At the start of January I waited for a call from the Fribourg HR lady to arrange a date for my interview. A couple of working days had passed, and I had heard nothing back. Once again anxious, I told myself that maybe they were still struggling to arrange the date with the directors, especially coming so close after the holiday period.
A couple more days passed with no news, and the anxiety level began to grow (the old adage, “no news is good news”, does not apply to job hunting). I made another call to the company and found out that the HR lady was not due to return from holiday for another couple of days – this helped me to relax a bit, and calmed our fears that the company had decided to reject me over Christmas (images of a director shouting “no” into his mobile phone whilst skiing down a Swiss mountainside flash through the mind).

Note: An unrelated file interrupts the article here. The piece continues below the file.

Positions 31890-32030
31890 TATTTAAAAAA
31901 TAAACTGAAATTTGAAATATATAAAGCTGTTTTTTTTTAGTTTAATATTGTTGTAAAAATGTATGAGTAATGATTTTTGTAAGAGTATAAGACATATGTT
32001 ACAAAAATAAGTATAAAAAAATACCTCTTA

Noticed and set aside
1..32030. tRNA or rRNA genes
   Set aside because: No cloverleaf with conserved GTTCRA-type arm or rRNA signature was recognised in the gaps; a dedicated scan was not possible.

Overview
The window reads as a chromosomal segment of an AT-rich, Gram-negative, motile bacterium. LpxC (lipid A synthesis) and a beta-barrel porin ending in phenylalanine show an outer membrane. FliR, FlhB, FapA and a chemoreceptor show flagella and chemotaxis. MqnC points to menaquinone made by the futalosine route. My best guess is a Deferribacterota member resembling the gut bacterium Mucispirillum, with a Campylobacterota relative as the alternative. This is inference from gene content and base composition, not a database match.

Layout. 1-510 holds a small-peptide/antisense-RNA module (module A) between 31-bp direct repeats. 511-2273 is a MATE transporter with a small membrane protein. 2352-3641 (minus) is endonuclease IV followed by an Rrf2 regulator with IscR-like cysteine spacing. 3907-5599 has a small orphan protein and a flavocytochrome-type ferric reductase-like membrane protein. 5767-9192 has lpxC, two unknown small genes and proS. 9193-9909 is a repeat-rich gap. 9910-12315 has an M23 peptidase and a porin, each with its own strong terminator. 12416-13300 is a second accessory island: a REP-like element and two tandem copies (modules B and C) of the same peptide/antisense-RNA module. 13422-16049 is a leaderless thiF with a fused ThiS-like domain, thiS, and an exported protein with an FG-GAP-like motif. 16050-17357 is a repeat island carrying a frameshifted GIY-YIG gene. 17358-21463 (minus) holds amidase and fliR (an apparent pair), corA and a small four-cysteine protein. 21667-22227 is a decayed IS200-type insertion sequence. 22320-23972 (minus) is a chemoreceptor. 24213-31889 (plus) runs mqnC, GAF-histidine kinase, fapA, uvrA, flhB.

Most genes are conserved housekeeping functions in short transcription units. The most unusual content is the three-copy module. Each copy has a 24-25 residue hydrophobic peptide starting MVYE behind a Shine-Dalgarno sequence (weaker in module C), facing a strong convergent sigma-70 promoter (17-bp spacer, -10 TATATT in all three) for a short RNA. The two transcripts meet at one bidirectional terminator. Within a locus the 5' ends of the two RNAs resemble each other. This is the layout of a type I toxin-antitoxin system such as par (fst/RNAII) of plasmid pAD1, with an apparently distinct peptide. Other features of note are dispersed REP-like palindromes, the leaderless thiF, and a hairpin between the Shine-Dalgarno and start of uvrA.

Finally, the HR lady called. She was a very friendly person, and we happily chatted about our respective Christmas holidays before we set a date for the second interview, which would be in two parts – one meeting with the director of the area of the company I would be working in, and a second meeting with the director of the entire company.
No pressure there then. Delighted to have a second interview date, but incredibly nervous about presenting myself to company directors, I finished the day with a happy heart and an upset stomach.
An update followed from Adecco lady who said that they were still waiting to hear back from the company in Montreux about the temporary job (the one that would involve getting students set up to surf the Web). I wasn’t too concerned about the lack of urgency with this job, as I had my mind set on the Fribourg gig. It was a job that would require a lot of travelling, to various countries in Europe and Africa, something that I thought would be a fantastic experience.
The day of the second interview arrived, and Christelle, Nelly and Bernard all accompanied me on the drive to Fribourg (which is about 45 minutes from Lausanne, so not that close). While they went shopping at the nearby mall, I strode into the company building and announced my arrival to the receptionist as confidently as I could, trying to look the part of a successful project manager.